I now have a long line of studies showing that there is little relationship between the two tasks. Also, although manipulating who the subject and object are affect the task in (3), I find very little evidence that it affects pronoun interpretation in (2). For instance, compare the following:

(4) a. The king frightened the page because he....
     b. The page frightened the king because he....

Everybody agrees that, in general, it is more likely that kings frighten pages than that pages frighten kings, and so if you use these sentences in (3), you get a nice effect of who the subject is. But it doesn't affect pronoun interpretation at all.

This is a serious blow to Pickering and Majid's argument. They argued that pronoun interpretation cannot be all (or mostly) about discourse structure and verb meaning because these interact in complex ways with knowledge about the subject and object (I should add: non-linguistic knowledge. It presumably is not part of the definition of king and page that kings frighten pages but not vice versa, but rather something you learn about the world). If it turns out that this is not the case, then discourse structure + verb meaning may well explain much or all of the phenomenon at hand.

That Kind of Person

That was my argument, anyway, in a paper that I have been shopping around for a couple years now. The difficulty with publishing this paper is that it makes a null argument: you can't find effects of knowledge about the subject and object on pronoun interpretation. In fact, all I can show is that the manipulations I have tried haven't worked, not that no manipulation works (you can't try everything!). So much of the review process has been reviewers suggesting additional experiments and me running them. The latest -- and I hope last -- one was That Kind of Person.

A reviewer very smartly noted that a big difference between (2) and (3) is that (3) asks about the kind of person the subject is and the kind of person the object is, whereas (2) does not. What we are manipulating in our king/page manipulation is, of course, the kind of person the subject is and the kind of person that the object is. So the reviewer suggested the following pronoun task:

(5) a. The king frightened the page because he is the kind of person that...
     b. The page frightened the king because he is the kind of person that...

The specific manipulation was one of status. It was argued in the literature that people are more likely to think that high-status folk (kings) caused the event that low-status folk (pages). This does turn out to be true if you use the task in (3), but yet again I found no effect on pronouns, either using sentences like (4) or like (5). (Sorry -- I was going to include a graph, but the results aren't formatted for graphing yet, and it's time for lunch! Maybe when the paper is published...)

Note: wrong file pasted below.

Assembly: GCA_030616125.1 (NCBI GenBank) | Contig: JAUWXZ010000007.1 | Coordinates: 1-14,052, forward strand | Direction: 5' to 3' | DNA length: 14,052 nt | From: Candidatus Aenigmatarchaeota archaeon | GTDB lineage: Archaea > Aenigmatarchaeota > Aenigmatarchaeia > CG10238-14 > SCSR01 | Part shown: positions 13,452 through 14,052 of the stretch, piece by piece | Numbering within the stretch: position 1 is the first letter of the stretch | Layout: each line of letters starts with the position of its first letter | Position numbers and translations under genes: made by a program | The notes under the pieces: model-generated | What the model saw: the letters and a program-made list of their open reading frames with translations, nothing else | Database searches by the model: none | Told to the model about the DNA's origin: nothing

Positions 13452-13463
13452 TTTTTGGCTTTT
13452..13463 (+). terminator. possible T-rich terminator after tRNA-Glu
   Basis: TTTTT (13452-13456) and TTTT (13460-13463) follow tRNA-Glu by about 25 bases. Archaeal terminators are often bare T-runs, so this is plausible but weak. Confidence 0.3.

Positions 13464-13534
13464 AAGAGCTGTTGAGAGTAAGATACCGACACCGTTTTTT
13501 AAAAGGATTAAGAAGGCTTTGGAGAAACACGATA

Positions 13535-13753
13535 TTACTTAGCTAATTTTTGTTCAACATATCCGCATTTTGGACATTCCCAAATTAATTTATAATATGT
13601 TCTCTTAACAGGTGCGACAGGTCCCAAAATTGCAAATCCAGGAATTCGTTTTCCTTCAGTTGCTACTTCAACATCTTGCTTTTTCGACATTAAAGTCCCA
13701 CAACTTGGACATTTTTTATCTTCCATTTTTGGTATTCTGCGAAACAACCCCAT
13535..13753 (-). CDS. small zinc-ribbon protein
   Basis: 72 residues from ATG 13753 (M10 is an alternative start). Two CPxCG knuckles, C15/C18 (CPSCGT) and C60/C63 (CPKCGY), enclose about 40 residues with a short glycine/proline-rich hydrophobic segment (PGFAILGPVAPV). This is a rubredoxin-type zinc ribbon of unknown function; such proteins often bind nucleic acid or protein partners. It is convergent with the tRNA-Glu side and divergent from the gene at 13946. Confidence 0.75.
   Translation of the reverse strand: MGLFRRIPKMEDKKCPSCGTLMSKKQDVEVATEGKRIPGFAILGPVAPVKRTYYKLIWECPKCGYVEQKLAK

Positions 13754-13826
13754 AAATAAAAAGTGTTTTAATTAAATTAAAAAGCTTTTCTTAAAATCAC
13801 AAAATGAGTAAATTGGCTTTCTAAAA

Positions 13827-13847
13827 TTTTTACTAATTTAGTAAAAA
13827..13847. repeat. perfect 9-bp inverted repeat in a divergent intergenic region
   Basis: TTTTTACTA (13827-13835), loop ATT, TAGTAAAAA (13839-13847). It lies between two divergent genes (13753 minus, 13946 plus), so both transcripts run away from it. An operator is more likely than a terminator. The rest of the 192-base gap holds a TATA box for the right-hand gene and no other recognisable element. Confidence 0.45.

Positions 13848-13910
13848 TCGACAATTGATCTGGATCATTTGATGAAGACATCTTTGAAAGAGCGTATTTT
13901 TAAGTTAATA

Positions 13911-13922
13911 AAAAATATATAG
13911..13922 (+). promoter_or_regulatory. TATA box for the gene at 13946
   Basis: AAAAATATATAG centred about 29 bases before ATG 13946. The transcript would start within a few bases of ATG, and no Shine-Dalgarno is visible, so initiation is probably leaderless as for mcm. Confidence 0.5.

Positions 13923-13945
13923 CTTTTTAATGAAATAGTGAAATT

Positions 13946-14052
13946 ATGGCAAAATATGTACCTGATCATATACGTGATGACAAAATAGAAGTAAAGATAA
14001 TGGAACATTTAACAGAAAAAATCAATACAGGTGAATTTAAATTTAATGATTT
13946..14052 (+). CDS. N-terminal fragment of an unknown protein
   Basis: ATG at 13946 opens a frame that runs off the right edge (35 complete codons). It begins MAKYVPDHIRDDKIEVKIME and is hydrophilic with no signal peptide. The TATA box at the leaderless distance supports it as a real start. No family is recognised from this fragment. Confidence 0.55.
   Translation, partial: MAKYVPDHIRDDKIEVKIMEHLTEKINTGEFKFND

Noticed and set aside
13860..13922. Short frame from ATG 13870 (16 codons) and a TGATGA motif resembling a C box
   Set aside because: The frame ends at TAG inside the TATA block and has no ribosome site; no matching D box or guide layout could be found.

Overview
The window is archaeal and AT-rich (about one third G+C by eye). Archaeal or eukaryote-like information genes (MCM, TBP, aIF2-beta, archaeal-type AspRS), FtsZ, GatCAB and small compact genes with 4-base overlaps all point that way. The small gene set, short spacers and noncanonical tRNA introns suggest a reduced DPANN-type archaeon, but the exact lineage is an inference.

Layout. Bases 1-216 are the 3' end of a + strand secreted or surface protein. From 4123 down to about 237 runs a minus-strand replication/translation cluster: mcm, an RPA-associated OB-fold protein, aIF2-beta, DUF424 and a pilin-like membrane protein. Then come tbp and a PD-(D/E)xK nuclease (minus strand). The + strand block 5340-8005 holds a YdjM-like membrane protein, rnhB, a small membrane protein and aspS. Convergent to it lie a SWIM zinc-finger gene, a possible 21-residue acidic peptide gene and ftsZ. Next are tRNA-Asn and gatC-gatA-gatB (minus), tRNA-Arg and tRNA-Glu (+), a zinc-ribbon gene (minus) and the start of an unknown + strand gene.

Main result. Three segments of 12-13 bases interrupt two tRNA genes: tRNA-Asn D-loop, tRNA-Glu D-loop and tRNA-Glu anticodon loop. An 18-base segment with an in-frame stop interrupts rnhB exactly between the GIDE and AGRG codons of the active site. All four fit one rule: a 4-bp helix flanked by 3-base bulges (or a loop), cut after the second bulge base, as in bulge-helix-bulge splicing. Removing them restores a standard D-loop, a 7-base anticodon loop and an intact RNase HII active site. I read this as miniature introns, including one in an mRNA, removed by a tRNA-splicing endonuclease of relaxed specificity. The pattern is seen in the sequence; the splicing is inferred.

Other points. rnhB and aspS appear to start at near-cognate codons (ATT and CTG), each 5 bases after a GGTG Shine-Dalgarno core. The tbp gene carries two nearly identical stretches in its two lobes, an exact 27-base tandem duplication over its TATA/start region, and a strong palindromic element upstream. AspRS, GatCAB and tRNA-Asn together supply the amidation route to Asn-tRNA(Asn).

I think the result of this work is that it suggests that we really are narrowing in on "the" theory of pronoun interpretation (though there is a lot of work left), a theory in which most of the work is done by discourse structure and verb meaning. This is pretty exciting, because it would be one of the rare cases where we have a reasonably complete theory of how context affects word meaning. It does leave open the question of what the task in (3) is measuring, and why it doesn't match what the pronoun tasks measure. That's still the sticking point in the review. I have a few new ideas, and we'll see what the reviewers say this time around.

*Editors at newspapers and magazines usually request that, whenever you introduce a scientist in an article, you state name, institution, and scientific field. The first two are easy, but the last one is hard, particularly when you frequently write about interdisciplinary research (which I do). I wrote about Kehler in an article for Scientific American Mind a while back, and introducing him caused a long debate. His degree is in computer science, he works in a linguistics department, but his work is probably best described as psychology. So what is he?

Just another reason I prefer blogging.

Small World of Words

A group of researchers in Belgium is putting together a very large word association network by asking volunteers to say which words are related to which other words. They are hoping to recruit around 300,000 participants, which makes it my kind of study! (Technically, I've never tried 300,000 participants -- I think we've never gone beyond about 50,000, though we have some new things in the pipeline...)

It looks interesting. To participate, go to You can read more about the project here.